2013-14 Tampa Bay Lightning year-end review, pt 4: Centers
The Raw Charge staff continues our review of the 2013-14 Lightning season with a look at what went right and what went wrong for the players. In this segment we look at the Lightning's first group of centers.
The year-end grades continue -- check the previous entries in the series here, here, and here -- and make sure to check back on Wednesday when we'll get to the second batch of centermen not reviewed below.
Alex Killorn - Center/Left Wing
What we thought would happen: After playing center in the NCAA, the Lightning have been content to play Killorn primarily on left wing in his professional career, a position that has suited him well in his time in the organization. After a successful stint on the top line alongside Steven Stamkos and Martin St. Louis, another look there seemed possible. We rated him 3rd overall in last season's Top 25 Under 25 and expected him to build off of a good half-season spent playing with Tampa Bay's top players.
What really happened: As a versatile and defensively responsible forward, Killorn projected as the type of guy who could slide up and down the line-up as needed in 2013-14, and that's exactly what happened. With a career scoring rate of just about 0.5 PPG, he's not exactly a top-line player. So the fact that he ended up as part of a solid two-way line that helped tilt the ice in Tampa's favor alongside Valtteri Filppula and Teddy Purcell (eventually, Ryan Callahan) makes sense and overall is probably the role he's best suited for. As a middle six forward that can help drive possession, score a little, and win battles against the middle of opposing teams' lineups, he's excelled -- earning himself a two year deal as an RFA this summer.
What might happen next season: The expectation is for Killorn to continue to provide utility value and secondary scoring up and down the lineup for the Bolts -- a sort of jack-of-all trades forward whose permanent home will likely continue to be alongside Valtteri Filppula and Ryan Callahan on the "second line". Exposing that experienced unit to tougher minutes and more defensive assignments might be in the cards with so many young players expected to remain in the NHL lineup this fall.
Tyler Johnson - Center
What we thought would happen: Prior to the Valtteri Filppula signing and after the Vincent Lecavalier buy out, it looked like former AHL MVP and WHL standout Tyler Johnson might be slotting into the lineup as the second-line center as a rookie. Many astute viewers pointed out that probably wasn't such a good idea, and the Filppula signing assuaged those fears. By the time training camp rolled around, the so-called "Top Gun" line of Richard Panik, Tyler Johnson, and Ondrej Palat was rolling along, fresh off a fantastic season in the AHL and into the Calder Cup Finals against the Grand Rapids Griffins, affiliate of the Detroit Red Wings. That good year saw Johnson finish 6th in our Top 25 Under 25 rankings from last year. As an AHL unit moving up together, playing together seemed like a sure bet in a sheltered, third line role where they could be eased into the NHL.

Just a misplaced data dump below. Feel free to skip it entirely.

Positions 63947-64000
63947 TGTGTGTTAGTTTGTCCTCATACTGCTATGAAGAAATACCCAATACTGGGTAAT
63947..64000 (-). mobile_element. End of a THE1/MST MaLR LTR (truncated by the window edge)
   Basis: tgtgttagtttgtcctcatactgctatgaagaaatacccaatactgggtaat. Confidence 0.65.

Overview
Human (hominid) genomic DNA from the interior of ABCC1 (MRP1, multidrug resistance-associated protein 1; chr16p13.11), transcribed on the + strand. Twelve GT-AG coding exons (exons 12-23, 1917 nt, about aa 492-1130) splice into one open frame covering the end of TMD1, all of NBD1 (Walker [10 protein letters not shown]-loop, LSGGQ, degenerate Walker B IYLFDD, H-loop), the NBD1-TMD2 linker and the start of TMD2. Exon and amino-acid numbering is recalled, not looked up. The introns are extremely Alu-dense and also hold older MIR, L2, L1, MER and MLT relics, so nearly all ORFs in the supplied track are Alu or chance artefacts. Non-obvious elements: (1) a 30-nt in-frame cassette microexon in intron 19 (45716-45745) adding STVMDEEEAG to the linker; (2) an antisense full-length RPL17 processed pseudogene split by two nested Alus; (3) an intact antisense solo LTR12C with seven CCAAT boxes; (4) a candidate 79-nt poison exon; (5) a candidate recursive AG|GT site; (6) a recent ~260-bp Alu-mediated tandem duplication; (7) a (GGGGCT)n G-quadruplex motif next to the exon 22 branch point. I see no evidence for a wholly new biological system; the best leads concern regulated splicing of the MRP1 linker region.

What really happened: The Stamkos injury happened. Forget sheltering your line of rookies -- with a major hole at the top of the lineup, Jon Cooper and Steve Yzerman needed to do something. Rather than moving Filppula up to the top line, they moved Johnson -- and eventually, Ondrej Palat came with him. There was no shelter for the pair of rookies, skating big minutes against tough opposition with Martin St. Louis, nearly twice their age, as the third member of their trio. Johnson finished with 24 goals and 26 assists for 50 points in 82 games in part due to the increased usage on the top line. His performance also earned him a Calder Trophy nomination, though he (and the rest of the Bolts) went home empty-handed. Johnson earned a 3 year, 10 million dollar contract extension as an RFA this summer.
What might happen next season: It's unclear exactly where he'll slot into the lineup -- he finished the year playing some center on the top line with a still-not-quite-100% Steven Stamkos on the right wing -- but the best bet is at center behind Stamkos and Filppula. As a third liner and second-year player, Johnson might get more defensive assignments than last year, but his good defensive instincts and experience as a penalty killer should help him in that regard. He should continue to be a two-way threat for the Bolts capable of playing in many situations and could improve on his 50 point season with a bit of increased ice-time.
Nate Thompson - Center
What we thought would happen: After signing a 4-year extension in March of 2013, it seemed like Thompson was locked into his role for a long time: 4th line, defensive center, a veteran forward to play mostly defensive minutes and be part of the leadership group for the Bolts. There was little reason to expect Thompson to do anything but what he'd already been doing for three years in a Lightning sweater -- anchoring a capable, physical, hard-working 4th forward unit.
What really happened: The year went as expected, though head coach Jon Cooper didn't use him nearly as extremely as Guy Boucher, who liked to bury his bottom line in the defensive zone. Thompson's zone-start rate went from 34.0% and 35.6% under Boucher to 44.4% under Cooper, which helped his possession numbers, but he still only scored 16 points in 81 games. He won most of his faceoffs, he killed penalties, and by all accounts he was good in the room, part of the veteran leadership group along with guys like Eric Brewer and Matt Carle.
What might happen next season: He'll be killing penalties and proving a little bit of speed and grit to the Anaheim Ducks' bottom-6 after being traded for a 4th round pick and a 7th round pick in 2015.